Love is the movement of the heart by which people become themselves. Wisdom is the steadiness of the mind in which things are what they are.
Update (19.05.13): I like "stillness" better now. Wisdom is the stillness of the mind, just as love is the movement of the heart.
Wednesday, August 31, 2011
In this clip, Derrida says some intelligent things about love and the origin of philosophy. He points out that philosophy starts with love, and in particular the difference between the "who" and the "what" of love. The fundamental question of philosophy, he rightly says, is "What is it 'to be'"? And he cites a beautiful definition of love: "the movement of the heart".
Now, I'm always interested in how this relates to poetry. And I would argue that Derrida is here replaying the move by which philosophy tried to muscle poetry off its proper turf. After all, philosophy does not start with love, but with the love of wisdom. (Poetry, by contrast, is the wisdom of love.) The philosopher is not concerned with the movement of the heart but with the ________* of the mind.
Just as emotions emerge from love's basic movement, so concepts emerge from the basic ________* of wisdom. If the basic question of philosophy is "What is it to be?" then the basic question of poetry is always "Who is to come?" That is, who is my love bringing forth. In the other, of course, but not less in the self. If I have a criticism of Derrida's improvised remarks here it is that his presumption that, whether love is of a "who" or "what", its reference is outside the self. I don't think that's true. The "who", the "singularity", that is the real "object" of love, always includes the self who loves.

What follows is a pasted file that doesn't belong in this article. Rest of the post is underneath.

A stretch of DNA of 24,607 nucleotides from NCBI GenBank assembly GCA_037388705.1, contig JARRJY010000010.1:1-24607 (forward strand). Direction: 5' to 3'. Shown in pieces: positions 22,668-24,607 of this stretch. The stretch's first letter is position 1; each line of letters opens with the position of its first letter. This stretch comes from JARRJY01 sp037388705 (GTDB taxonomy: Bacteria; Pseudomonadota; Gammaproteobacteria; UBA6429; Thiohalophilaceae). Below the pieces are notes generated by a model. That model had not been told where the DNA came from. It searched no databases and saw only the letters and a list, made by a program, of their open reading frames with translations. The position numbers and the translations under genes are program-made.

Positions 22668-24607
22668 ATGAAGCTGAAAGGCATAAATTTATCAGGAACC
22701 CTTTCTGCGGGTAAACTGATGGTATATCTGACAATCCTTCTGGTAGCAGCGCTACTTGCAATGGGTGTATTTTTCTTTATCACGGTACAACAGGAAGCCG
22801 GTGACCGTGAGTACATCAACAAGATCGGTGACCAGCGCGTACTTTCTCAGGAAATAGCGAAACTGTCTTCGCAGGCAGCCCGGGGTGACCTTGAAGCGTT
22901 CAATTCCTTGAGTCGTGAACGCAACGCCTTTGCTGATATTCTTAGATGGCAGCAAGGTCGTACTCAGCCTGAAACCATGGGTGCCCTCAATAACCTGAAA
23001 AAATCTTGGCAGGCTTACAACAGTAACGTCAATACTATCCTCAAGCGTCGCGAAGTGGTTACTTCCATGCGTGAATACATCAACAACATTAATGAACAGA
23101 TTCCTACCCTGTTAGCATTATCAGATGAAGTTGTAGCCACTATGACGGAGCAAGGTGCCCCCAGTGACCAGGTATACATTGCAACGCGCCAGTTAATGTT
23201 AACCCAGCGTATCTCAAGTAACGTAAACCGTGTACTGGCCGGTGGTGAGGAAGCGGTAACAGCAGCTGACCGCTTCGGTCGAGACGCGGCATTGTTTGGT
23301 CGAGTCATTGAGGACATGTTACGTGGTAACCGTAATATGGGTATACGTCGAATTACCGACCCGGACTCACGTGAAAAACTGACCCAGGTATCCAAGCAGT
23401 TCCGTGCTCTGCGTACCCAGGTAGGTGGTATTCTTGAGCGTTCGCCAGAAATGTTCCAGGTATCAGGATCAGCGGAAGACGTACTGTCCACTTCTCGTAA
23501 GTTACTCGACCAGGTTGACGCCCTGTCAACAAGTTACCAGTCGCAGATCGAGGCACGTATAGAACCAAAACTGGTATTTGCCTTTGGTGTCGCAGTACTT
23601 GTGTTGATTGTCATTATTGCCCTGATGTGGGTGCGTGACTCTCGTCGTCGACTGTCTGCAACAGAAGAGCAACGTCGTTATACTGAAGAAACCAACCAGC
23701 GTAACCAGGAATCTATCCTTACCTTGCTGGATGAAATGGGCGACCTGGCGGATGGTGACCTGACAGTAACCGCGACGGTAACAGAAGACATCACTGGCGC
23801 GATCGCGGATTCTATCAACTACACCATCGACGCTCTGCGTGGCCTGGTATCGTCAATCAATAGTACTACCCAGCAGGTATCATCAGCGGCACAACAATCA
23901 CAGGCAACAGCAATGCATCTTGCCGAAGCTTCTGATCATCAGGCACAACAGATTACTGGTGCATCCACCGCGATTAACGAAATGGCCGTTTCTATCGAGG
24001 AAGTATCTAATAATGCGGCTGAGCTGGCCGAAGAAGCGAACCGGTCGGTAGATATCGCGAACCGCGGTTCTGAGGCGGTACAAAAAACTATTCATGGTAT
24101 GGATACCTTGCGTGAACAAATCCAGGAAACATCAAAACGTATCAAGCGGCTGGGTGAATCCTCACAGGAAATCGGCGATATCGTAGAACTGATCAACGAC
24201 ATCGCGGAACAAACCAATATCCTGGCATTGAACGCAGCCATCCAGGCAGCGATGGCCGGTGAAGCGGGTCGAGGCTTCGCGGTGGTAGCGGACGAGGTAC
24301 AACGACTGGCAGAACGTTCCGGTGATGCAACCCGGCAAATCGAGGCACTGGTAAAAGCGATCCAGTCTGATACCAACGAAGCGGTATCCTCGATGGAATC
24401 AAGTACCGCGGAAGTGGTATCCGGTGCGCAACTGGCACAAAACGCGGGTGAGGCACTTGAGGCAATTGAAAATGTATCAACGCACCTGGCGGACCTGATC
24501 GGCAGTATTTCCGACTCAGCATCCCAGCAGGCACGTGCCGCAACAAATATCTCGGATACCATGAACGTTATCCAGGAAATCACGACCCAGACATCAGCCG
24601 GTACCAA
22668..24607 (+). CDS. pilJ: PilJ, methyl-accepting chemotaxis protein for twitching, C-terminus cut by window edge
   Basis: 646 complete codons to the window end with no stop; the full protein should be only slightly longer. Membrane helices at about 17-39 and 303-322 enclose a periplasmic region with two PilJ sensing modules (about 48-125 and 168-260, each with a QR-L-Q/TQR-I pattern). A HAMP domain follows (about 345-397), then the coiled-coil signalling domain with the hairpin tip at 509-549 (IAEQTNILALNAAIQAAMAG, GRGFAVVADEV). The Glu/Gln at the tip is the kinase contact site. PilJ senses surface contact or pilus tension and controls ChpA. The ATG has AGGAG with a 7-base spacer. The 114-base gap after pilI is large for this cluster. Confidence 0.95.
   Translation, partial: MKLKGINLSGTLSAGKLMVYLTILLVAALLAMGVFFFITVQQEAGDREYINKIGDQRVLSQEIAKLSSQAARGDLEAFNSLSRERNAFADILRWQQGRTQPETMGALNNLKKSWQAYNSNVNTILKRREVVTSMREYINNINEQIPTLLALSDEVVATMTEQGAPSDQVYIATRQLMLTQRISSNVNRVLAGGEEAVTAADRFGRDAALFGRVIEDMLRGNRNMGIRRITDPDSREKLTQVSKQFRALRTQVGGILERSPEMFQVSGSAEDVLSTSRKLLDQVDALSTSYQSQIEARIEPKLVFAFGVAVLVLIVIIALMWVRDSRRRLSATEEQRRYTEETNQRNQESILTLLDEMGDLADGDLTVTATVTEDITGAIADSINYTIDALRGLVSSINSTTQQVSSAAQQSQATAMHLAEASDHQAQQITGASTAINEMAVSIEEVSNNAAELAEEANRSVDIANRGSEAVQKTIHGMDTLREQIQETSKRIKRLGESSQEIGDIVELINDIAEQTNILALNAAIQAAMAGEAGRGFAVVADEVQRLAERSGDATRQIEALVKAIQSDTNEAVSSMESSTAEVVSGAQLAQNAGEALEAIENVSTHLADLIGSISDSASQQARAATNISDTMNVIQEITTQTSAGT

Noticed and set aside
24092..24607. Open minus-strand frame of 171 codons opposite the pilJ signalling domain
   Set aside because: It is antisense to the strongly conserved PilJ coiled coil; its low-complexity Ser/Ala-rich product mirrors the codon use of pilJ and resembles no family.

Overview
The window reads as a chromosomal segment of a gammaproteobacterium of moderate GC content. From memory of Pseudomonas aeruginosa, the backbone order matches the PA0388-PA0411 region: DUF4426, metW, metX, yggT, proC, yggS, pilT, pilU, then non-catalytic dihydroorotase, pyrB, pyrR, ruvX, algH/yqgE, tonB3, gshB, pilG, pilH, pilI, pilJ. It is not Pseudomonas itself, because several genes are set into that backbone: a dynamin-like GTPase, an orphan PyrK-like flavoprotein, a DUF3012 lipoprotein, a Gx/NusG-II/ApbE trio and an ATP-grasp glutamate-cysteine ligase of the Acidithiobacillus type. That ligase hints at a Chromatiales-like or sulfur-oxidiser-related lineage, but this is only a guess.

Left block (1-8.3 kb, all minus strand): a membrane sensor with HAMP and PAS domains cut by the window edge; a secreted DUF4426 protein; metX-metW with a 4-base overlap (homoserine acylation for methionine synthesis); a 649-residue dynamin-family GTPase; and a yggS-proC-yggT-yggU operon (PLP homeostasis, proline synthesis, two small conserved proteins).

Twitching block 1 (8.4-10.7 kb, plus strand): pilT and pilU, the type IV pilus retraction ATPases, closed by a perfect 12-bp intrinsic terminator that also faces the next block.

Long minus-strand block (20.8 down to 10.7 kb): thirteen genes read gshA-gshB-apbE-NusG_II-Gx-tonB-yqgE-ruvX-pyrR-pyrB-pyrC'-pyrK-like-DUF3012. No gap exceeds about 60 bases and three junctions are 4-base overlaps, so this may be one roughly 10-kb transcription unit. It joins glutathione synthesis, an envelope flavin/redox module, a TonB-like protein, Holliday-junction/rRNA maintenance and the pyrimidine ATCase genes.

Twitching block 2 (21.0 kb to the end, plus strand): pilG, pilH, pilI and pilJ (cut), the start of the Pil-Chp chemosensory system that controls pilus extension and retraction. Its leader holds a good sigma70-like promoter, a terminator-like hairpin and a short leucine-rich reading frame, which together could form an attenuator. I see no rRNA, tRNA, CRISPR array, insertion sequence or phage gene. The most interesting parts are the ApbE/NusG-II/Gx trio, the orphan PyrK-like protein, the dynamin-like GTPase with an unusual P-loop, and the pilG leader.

Love is the movement of the heart by which people become themselves. Wisdom is the ________* of the mind in which things are what they are.
*I thought "coherence" might be the right word. But it isn't. So I'll leave it as a question: what is to philosophy as movement is poetry? Stability? Permanence? Rigour?
Thursday, August 25, 2011
I've liked Karl Denninger since the credit markets crashed and I was lying on the couch with a broken kneecap (no connection to my credit situation) with all the time in the world to figure out what was going on. I'm sure Denninger and Pound would see eye to eye on great many things. I'd be there with them.
His "Recognition of Reality", a post at his Market Ticker forum, is really worth reading. I'm sure that lots of people I respect would take issue with his ideological stance (he's a libertarian), but you've got to admit that his diagnosis and his proposed treatment have the advantage of being fresh.
I've written about filial piety before, a central tenet of Confucian ethics (and politics). I have also increasingly been thinking about the need to accept the plain fact that we will die. I'm tired of the so-called ethical dilemmas that so-called medical-science (read: the psycho-pharmacological complex) puts us in. And I'm tired of the politics of the ordering of welfare priorities. I do know where all this kind of thought too often leads. So I'm wary of it.